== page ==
The University of Tennessee Health Science Center was established in 1911 and accredited by the Southern Association of Colleges and Schools. The UT Health Science Center (UTHSC) is the flagship statewide academic health system, offering three undergraduate programs, more than 20 graduate degrees, and three professional programs.
Mission: The mission of the UT Health Science Center is to bring the benefits of the health sciences to the achievement and maintenance of human health, with a focus on the citizens of Tennessee and the region, by pursuing an integrated program of education, research, clinical care, and public service. The UTHSC campuses include colleges of Allied Health Sciences, Dentistry, Graduate Health Sciences, Medicine, Nursing and Pharmacy. Patient care, professional education and research are carried out at hospitals and other clinical sites across Tennessee. Endowed professorships, Research Centers of Excellence, and continuing relationships with research and health care facilities across Tennessee ensure that both basic science and applied research stay focused on contemporary health topics.
Facts & Figures
Minority Center of Excellence (COE) – The College of Pharmacy has a new grant for
a Center of Excellence for the recruitment and retention of underrepresented minority students and faculty..
Research – During fiscal year 2009, UT Health Science Center faculty and staff received more than $88 million in research funding, including support from National Institutes of Health grants and private foundations.
Regional Biocontainment Laboratory – The $18 million facility, which will serve as a regional resource to advance the fight against infectious diseases, support emergency preparedness efforts, and enhance emergency response capabilities in case of a bioterrorism event, became operational in summer 2009.
Clinical and Translational Science Institute – Committed to funding a recently established CTSI, an interdisciplinary unit conducting research that translates scientific discoveries into clinical applications. Since 2008, the CTSI has awarded $608,700 to eight experienced researchers through the Pilot Projects Program, $693,328 to four junior faculty through the K-12 Scholars Program, and $85,000 to seven pre-doctorate fellows through the T-32 Trainees Program.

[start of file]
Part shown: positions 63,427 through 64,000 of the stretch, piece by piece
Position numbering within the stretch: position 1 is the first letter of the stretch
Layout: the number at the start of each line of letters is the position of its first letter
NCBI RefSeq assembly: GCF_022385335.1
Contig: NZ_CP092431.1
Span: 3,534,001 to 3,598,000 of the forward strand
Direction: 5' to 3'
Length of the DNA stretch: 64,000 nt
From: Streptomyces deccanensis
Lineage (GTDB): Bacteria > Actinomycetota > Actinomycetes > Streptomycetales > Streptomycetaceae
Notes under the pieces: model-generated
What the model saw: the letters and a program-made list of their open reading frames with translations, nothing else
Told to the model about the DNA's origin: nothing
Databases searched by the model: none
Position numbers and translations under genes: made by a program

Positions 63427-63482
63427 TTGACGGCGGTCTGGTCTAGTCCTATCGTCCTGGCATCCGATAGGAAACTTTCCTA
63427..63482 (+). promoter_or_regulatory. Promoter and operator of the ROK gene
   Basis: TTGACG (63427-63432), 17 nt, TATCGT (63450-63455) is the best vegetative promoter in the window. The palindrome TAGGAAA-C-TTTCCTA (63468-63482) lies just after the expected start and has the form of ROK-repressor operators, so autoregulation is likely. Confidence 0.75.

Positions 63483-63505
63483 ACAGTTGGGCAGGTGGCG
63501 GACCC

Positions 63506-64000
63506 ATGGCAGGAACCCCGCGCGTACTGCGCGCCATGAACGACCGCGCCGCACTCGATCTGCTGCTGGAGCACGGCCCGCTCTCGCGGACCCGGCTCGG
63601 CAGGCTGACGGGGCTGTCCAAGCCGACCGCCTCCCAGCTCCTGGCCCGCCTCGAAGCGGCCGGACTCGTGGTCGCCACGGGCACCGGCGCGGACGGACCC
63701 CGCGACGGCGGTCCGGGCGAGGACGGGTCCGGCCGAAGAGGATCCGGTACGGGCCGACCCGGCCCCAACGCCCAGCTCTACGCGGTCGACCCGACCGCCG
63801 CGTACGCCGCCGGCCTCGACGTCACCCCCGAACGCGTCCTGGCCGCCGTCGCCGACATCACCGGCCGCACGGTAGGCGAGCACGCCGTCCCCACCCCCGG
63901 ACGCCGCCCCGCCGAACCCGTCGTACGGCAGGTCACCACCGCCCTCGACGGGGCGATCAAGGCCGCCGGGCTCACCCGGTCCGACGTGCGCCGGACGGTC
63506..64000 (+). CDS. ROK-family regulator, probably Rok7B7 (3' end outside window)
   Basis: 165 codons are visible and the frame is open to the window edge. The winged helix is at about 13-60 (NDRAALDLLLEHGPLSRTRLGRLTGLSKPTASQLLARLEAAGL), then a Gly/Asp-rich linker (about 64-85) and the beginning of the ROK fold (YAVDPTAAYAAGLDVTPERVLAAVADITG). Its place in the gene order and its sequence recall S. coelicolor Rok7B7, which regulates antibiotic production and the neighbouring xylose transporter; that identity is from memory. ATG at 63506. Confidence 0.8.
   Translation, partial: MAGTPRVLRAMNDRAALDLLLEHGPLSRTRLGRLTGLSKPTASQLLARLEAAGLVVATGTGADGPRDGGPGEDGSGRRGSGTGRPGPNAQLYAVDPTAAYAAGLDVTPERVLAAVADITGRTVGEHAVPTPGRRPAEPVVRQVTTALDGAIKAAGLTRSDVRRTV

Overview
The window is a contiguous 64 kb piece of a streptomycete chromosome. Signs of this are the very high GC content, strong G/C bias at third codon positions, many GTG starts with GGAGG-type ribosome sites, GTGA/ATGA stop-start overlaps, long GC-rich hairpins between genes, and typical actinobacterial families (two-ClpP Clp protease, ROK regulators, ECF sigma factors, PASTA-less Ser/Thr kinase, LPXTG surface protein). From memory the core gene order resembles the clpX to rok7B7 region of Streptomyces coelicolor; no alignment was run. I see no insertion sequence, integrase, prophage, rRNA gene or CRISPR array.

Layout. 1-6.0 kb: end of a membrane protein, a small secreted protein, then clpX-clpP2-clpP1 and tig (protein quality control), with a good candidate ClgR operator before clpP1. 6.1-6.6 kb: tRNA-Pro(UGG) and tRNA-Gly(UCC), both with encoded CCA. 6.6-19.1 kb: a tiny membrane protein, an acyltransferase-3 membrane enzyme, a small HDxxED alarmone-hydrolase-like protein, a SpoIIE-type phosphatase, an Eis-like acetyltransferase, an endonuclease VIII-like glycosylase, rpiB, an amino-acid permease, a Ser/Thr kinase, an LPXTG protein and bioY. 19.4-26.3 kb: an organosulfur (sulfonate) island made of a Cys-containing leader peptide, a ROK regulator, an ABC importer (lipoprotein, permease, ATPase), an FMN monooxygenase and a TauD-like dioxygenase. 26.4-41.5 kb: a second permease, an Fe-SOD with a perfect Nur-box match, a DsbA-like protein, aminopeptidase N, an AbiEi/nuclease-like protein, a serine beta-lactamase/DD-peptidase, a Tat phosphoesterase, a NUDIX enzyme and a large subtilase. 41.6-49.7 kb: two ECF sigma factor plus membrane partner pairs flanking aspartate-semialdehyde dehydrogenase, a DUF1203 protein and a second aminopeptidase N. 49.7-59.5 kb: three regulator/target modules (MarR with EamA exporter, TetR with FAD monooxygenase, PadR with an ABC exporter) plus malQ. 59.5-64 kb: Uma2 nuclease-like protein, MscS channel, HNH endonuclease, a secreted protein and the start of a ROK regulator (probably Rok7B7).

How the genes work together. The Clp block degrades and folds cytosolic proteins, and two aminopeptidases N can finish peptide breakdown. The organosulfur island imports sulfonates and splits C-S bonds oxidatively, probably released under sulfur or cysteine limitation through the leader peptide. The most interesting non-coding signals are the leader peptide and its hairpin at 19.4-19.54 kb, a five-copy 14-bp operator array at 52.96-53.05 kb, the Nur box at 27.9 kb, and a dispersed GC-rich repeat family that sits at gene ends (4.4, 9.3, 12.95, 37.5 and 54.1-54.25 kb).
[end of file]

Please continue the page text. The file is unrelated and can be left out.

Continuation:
Cancer Research Building – Opened in 2007, it is the Mid-South's only adult cancer research facility, housing 32 research laboratories and more than 65 scientists.
The LeMoyne-Owen College occupies a beautifully landscaped campus at 807 Walker Avenue in South Memphis. The merger of LeMoyne College and Owen College in 1968 joined two institutions, which had rich traditions as private, church-related colleges that have historically served Black students, founded and developed to provide higher education to students in the Mid-South area.
LeMoyne Normal and Commercial School opened officially in 1871, but it actually began in 1862 when the American Missionary Association sent Lucinda Humphrey to open an elementary school for freedmen and runaway slaves to Camp Shiloh soon after the occupation of Memphis by federal troops under General Ulysses S. Grant. The School was moved to Memphis in 1863, but was destroyed by fire in the race riots, which followed the withdrawal of federal troops in 1866. Lincoln Chapel, as the school was then known, was rebuilt and reopened in 1867 with 150 students and six teachers, but the small school was beset by financial problems.
In 1870, Dr. Francis J. LeMoyne, a Pennsylvania doctor and abolitionist, donated $20,000 to the American Missionary Association to build an elementary and secondary school for prospective teachers. The first years were difficult ones, primarily, because of the toll that the yellow fever epidemic took on school personnel, but under the leadership of the third principal, Andrew J. Steele, the institution experienced three decades of growth and development.
In 1914, the school was moved from Orleans Street to its present site on Walker Avenue. In that same year, the first building, Steele Hall, was erected on the new campus. LeMoyne developed rapidly; it became a junior college in 1924 and a four-year college in 1930, chartered by the State of Tennessee just four years later.